There are times when the Mac Mini feels like the forgotten child of the Apple computer line-up, so much so that barely any rumors had circulated that a refresh was imminent. Despite that, as Mac OS X Lion rolled out this morning along with a new MacBook Air and new displays, so did an update to the Mac Mini.
The new versions of the tiny Mac comes in two basic configurations, each sporting Intel Core i5 or i7 dual-core processors. If you want to go up to a server configuration, which has been a popular tasks for these devices, you can opt for one with quad-core i7 heart. All of the new versions of course also got the new Thunderbolt I/O slot, which is of course perfect to work with the new displays that released today as well. You’ll find an SDXC card slot on the back, HDMI out, a gigabit Ethernet port, four USB 2.0 slots and mic/earphone ports. All models are configurable up to 8GB of RAM 256GB solid state drives are available as well.
If you stick with base configurations, the cheapest model will run $599 for a regular version and $999 for the server.
“Mac Mini delivers the speed and expandability that makes it perfect for the desktop, living room or office,” said Philip Schiller, Apple’s senior vice president of Worldwide Product Marketing. “With faster processors, more powerful graphics and Thunderbolt in an incredibly compact, aluminum design, the new Mac mini is more versatile than ever.”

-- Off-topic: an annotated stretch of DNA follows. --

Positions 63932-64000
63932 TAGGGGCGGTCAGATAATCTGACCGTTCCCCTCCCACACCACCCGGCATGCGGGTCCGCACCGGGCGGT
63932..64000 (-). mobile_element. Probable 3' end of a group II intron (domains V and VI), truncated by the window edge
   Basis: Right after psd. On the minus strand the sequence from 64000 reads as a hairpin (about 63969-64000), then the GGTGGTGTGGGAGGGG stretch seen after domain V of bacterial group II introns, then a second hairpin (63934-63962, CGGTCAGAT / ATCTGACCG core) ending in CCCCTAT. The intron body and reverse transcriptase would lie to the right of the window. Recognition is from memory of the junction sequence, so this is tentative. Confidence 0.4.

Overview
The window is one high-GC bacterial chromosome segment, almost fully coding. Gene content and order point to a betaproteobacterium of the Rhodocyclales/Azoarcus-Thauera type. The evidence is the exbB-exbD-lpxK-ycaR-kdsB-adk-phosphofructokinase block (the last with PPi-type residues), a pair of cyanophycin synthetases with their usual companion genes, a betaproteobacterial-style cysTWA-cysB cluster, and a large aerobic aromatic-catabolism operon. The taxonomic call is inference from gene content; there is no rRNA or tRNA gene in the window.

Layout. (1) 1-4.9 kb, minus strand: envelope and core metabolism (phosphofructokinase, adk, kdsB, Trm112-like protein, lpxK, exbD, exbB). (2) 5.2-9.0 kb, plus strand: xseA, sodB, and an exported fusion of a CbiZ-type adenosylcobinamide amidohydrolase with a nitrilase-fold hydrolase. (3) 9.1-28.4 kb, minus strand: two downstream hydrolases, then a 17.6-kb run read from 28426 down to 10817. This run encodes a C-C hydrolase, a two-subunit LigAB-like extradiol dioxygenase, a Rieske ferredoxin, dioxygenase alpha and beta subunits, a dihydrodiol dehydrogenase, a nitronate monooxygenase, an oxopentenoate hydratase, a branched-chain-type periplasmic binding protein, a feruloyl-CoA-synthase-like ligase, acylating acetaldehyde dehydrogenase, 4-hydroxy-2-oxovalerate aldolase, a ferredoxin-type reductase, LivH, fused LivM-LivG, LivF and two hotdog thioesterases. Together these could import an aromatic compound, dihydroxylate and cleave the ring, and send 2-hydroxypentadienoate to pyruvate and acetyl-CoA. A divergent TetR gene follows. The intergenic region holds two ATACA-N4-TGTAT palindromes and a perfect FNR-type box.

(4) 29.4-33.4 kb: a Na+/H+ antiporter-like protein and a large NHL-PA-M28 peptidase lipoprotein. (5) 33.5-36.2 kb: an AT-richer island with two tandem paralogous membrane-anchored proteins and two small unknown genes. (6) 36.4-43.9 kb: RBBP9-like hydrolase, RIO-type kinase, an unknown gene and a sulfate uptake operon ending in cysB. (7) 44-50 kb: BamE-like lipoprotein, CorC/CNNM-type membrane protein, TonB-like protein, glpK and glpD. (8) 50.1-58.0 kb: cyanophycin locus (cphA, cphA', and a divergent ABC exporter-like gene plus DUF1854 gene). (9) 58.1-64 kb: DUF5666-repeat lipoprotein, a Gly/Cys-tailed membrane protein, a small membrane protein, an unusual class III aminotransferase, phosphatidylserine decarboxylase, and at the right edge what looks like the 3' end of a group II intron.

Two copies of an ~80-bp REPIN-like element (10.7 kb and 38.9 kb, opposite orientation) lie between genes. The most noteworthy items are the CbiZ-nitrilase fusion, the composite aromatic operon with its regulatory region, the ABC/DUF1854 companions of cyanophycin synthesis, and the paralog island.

The Mac Mini has always been touted as the perfect device for Windows users to switch over to the Mac as you can bring your own keyboard, mouse and display with you, but this model is feeling a bit different to me now. The display-out options are certainly all for high-end monitors, and not something most people just have laying around their homes. Most of the world still has a ton of displays still using the old pin connectors, and not HDMI, USB and most assuredly not Thunderbolt. It looks to me as if the Mac Mini is changing its designated user base a bit.
What do you think? Any interest in the new Mac Mini?